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Dunedin city councillors will consider putting aside money in next year's council budget to pursue further investigation of a new pool in Mosgiel.
But they have warned they cannot commit to a timeline, there is no actual money for it and the community will have to prove its commitment to the project.
The challenge to Mosgiel residents went out at yesterday's full council meeting, at which councillors discussed a recommendation from the aquatic facilities working party that they consider providing a new pool at Mosgiel within five years, and increasing the capacity of Moana Pool in central Dunedin within 10 years.
The working party recommended Mosgiel be the priority, given the state of its pool and the demand for the service.
Cr Jinty MacTavish started the discussion with her concerns the working party's report appeared to promise something that was by no means a given, and still needed to go through the annual and long-term plan processes.
There was much to still understand, including Mosgiel's growth and the project in context of the spatial plan.
She was also concerned the working party's report was too focused on solving parking issues at Moana Pool, when what really needed resolving was how people travelled there.
Cr Chris Staynes said when he first read the working party's report he thought Mosgiel people would think they were going to get a pool in the near future - ''But I don't read the situation that way''.
Unless the council reduced its debt to under $200 million faster than the planned goal of 2021, then ''making a promise any earlier than 2021 is a promise in every likelihood we would have to break''.
Cr Neil Collins said it was important to get some new facilities in an area which was the fastest growing in Dunedin, and urged councillors to get on with it.
Cr Syd Brown reminded councillors when Mosgiel amalgamated with the Dunedin City Council, the Mosgiel borough had money in the bank which all went to the DCC, with nothing asked in return.
The pool had been the main concern of the community for the past nine years and,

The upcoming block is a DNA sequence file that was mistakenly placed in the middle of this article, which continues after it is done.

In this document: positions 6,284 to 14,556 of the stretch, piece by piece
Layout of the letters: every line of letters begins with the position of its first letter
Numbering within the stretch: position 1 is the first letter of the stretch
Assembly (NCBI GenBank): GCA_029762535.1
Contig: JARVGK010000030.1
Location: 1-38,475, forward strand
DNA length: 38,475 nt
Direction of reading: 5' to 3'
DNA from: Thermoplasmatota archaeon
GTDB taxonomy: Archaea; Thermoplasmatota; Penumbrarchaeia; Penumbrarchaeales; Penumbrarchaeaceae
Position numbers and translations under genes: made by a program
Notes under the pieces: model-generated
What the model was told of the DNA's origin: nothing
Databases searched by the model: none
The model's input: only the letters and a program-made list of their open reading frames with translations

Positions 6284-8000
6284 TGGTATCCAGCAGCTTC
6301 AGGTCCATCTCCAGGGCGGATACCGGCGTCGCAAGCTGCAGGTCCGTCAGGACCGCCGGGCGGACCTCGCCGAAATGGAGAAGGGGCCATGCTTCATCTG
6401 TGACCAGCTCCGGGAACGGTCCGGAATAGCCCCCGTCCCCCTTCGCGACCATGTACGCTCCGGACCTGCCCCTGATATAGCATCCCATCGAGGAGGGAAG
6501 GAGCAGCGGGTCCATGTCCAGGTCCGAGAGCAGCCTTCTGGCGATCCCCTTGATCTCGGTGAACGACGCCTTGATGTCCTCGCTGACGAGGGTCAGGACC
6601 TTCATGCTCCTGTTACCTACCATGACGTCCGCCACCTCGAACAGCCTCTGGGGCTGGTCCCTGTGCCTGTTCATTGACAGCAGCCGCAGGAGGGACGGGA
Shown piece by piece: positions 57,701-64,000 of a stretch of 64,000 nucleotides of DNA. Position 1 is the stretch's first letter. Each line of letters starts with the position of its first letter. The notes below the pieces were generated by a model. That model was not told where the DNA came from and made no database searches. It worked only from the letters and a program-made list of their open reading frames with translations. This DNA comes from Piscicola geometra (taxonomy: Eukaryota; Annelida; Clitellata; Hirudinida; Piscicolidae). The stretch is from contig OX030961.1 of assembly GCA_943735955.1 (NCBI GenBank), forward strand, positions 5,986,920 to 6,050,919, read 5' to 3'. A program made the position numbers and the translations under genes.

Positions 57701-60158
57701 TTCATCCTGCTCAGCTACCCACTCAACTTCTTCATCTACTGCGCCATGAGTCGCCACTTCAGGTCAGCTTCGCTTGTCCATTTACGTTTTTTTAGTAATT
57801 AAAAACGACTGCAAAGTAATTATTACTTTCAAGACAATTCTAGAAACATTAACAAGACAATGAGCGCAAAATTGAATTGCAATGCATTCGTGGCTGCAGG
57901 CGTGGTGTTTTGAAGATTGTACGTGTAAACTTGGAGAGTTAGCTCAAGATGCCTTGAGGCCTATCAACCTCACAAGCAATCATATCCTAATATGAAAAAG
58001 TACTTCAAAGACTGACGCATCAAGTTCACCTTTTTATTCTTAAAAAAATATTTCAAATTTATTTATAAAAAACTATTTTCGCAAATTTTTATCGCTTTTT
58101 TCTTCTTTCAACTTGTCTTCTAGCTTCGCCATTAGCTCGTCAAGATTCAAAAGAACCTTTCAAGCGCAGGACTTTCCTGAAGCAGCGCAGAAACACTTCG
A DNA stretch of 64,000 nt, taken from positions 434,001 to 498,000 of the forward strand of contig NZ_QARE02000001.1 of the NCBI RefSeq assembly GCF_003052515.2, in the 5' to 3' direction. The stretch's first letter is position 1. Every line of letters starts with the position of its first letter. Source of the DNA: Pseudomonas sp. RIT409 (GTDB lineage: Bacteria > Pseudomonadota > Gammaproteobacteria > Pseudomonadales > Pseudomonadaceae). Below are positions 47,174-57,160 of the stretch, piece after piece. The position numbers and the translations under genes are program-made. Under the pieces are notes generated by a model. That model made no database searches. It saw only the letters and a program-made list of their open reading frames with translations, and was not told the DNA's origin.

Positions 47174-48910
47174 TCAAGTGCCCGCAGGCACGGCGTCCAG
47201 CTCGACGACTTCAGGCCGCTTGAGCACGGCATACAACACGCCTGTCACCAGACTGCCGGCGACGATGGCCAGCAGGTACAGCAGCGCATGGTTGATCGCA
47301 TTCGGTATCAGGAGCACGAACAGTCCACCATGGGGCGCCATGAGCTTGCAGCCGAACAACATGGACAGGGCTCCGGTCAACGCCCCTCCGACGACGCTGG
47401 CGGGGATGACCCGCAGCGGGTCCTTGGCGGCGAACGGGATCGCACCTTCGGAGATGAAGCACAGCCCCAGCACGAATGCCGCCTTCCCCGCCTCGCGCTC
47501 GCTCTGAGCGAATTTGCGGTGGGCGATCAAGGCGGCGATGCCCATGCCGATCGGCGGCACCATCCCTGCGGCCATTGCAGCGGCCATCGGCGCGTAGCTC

while none of the recommendations cemented the pool for Mosgiel, they allowed the council to investigate further and the community to say how it could contribute.
''All they want is a starting gun, something they can go out and fundraise on. They deserve certainty. They don't want it tomorrow, they just want a date in the future.''
Cr Lee Vandervis was unapologetically against the idea.
''This is the thin end of the very, very fat wedge. We're talking about an $8.9 million pool, without operating costs. Where is this money supposed to come from? We've dug a $650 million debt hole already. We have no headroom for spending.''
After a point of order from Cr Brown, he corrected that to $623 million debt.
Cr Teresa Stevenson said she was concerned that a new pool at Mosgiel did not address the problems with pressure on swimming access in the city.
She suggested the issue be left for the next council.
Mayor Dave Cull said it was quite clear the council could not commit to the project financially, and ''certainly not right now', but Mosgiel needed something a little more concrete to aspire to and the council had the responsibility to take the lead on it.
''We are saying yes to this part of the vision, then we have discussion about how, given the constraints of our financial strategy.''
Councillors voted to note the working party's recommendations, agree that further investigative work be done and that funding for that be considered as part of the 2014-15 annual plan and, subject to the prior happening, consider capital and operational expenditure on the 2015-16 long-term plan, which sets out council spending for the following 10 years.